Let AAA Alarms help your school or department comply with the new Rhode Island Law mandating that your school facilities have professionally installed carbon monoxide detectors. AAA offers fully addressable and wireless carbon monoxide detectors to aid with installation, along with full testing, maintenance and monitoring of these systems. Call today for a free estimate and speak to one of our experts.
Examples of Carbon Monoxide Sources in Schools:
1)Fuel fired heating systems like boilers, indoor heating/ventilation units, outdoor rooftop units, outdoor ground units, and makeup air units.
2)Multi-zone gas fired systems serving muliple rooms require devices in each room or within ductwork within the 20 foot requirement.
3)Interior emergency generators
4)Fuel fire kitchen equipment like ranges, ovens, steamers and dishwashers.
5)Fuel fired domestic water heaters
6)Lab and shop equipment outlets such as gas outlets in science rooms, torches in welding labs, gas fired kilns, stationary or portable engines in an auto shop, gas powered tools in any wood/work shops.
7)Maintenance operations such as propane powered floor machines.
8)Any fuel burning piece of equipment.
July 2018–STATE HOUSE — Gov. Gina Raimondo has signed legislation introduced by Rep. Joseph M. McNamara (D-Dist. 19, Warwick, Cranston) and Sen. Joshua Miller (D-Dist. 28, Cranston, Providence) that effectively requires the installation of carbon monoxide detectors in all schools.
The law (2018-H 7041A, 2018-S 2179A) requires all school buildings where students are in attendance to have carbon monoxide detectors installed and maintained. The act also authorizes the Fire Safety Code Board of Appeal and Review to promulgate rules and regulations to enforce the provisions of the requirement.
Carbon monoxide is a gas that cannot be seen, smelled or tasted, and can be fatal when breathed. The symptoms that occur with carbon monoxide poisoning, such as a headache, can be similar to those of common illnesses. These similarities often lead to an incorrect diagnosis, such as flu, allergies, migraine headache or stroke.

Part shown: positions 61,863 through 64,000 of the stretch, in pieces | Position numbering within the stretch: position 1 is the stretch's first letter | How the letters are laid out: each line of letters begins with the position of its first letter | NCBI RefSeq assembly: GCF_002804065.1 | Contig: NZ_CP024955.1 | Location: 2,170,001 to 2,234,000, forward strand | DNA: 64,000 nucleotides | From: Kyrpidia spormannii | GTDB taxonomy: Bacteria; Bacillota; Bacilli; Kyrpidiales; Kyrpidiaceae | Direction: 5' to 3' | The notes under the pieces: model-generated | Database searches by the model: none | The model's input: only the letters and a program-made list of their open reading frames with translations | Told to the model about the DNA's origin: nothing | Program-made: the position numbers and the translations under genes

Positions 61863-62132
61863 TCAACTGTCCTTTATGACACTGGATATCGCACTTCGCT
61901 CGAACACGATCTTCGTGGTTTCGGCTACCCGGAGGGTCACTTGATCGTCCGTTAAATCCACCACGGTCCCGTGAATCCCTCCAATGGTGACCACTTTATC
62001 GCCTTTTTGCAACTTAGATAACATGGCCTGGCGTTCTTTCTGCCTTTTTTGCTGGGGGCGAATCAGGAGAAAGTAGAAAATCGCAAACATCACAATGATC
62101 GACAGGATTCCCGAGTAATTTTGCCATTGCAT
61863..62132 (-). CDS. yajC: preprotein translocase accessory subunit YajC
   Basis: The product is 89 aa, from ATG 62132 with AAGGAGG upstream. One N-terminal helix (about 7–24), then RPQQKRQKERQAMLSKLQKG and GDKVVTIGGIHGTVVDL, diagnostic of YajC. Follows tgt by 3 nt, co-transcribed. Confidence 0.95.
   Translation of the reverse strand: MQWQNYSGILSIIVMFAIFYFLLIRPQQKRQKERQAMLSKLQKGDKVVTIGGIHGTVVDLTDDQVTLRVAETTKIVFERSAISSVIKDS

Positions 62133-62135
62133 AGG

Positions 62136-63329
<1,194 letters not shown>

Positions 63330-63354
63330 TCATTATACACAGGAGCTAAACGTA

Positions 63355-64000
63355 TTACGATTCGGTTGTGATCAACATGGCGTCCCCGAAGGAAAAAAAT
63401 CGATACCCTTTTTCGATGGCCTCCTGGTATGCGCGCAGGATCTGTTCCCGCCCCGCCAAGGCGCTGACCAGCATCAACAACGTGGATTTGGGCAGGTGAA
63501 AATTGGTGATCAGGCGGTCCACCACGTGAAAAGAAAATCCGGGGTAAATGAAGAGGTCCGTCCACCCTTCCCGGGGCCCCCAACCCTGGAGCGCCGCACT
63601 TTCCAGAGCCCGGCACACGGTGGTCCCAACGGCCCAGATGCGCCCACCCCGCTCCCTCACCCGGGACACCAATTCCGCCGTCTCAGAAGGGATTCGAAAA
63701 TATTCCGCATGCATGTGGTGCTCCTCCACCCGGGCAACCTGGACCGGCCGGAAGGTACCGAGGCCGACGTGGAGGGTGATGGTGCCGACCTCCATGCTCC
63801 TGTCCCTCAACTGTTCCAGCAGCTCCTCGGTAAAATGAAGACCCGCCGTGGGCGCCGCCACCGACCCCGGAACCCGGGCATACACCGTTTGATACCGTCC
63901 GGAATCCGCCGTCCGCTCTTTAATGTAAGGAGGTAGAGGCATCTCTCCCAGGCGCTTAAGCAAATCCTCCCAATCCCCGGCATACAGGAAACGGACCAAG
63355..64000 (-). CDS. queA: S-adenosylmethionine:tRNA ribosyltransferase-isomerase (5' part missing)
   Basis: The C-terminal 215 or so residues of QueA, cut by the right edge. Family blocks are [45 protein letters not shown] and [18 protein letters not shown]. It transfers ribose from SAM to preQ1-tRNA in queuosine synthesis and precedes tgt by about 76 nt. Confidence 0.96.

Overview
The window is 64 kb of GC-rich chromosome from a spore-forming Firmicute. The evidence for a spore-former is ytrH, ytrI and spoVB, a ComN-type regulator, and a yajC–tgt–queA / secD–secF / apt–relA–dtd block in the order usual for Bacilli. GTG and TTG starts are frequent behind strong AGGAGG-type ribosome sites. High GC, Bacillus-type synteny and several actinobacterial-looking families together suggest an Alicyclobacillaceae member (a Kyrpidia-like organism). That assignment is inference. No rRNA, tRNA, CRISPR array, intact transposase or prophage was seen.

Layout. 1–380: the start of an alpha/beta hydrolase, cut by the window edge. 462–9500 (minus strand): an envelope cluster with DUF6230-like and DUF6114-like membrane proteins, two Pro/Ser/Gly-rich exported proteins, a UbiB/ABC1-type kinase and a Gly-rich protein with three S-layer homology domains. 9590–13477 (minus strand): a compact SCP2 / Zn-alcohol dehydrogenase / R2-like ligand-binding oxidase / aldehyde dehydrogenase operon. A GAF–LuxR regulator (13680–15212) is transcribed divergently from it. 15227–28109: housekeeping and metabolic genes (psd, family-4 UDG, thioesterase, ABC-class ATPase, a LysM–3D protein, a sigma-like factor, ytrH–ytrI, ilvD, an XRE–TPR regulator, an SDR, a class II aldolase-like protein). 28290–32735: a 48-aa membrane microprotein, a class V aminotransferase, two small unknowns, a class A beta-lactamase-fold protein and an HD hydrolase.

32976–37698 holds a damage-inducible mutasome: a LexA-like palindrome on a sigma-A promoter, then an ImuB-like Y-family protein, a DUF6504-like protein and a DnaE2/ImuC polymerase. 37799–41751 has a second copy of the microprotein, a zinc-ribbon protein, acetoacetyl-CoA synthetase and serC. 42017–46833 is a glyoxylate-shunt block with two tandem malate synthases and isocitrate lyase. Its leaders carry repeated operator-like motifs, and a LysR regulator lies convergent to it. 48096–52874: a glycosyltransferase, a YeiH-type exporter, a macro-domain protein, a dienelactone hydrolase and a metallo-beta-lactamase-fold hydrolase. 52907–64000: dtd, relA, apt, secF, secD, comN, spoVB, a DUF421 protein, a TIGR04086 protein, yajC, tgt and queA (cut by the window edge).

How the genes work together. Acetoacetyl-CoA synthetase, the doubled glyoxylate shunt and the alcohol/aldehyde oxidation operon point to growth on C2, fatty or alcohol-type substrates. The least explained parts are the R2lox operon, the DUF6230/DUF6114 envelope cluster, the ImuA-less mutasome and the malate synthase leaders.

The issue was brought to the attention of Representative McNamara by a Cranston woman, whose daughter was diagnosed with carbon monoxide poisoning that she believes her daughter suffered at school.
“The fact that the school administration building has carbon monoxide detectors, but the schools that are filled with children do not is appalling to me,” said Pauline Belal, who testified in favor of the bill at a meeting of the House Health, Education and Welfare Committee.
LAW: Effective January 1,2019, all school buildings where students are in attendance for any portion of the day shall be required to have carbon monoxide detectors installed and maintained therein, in accordance with the applicable provisions of the National Fire Protection Association (“‘NFPA”) Code and the state fire safety code (‘”state code”), chapter 28.1 of title 23. The fire safety code board of appeal and review (the “board”) established pursuant to chapter 28.3 of title 23 shall have authority to promulgate rules and regulations necessary to enforce the provisions of this section. Provided, in the event the state fire marshal determines that neither the NFPA code nor the state code have provisions in place to govern such installation, then the state fire marshal may use the provisions of NFPA Code 1/NFPA 101, 2015 editions, NFPA Code 720, 2012 edition, the state fire code, and any additional requirements provided under those codes for licensed nursery or day care services, as guidance in the installation of carbon monoxide detectors in schools, until such time as the board promulgates applicable rules and regulations.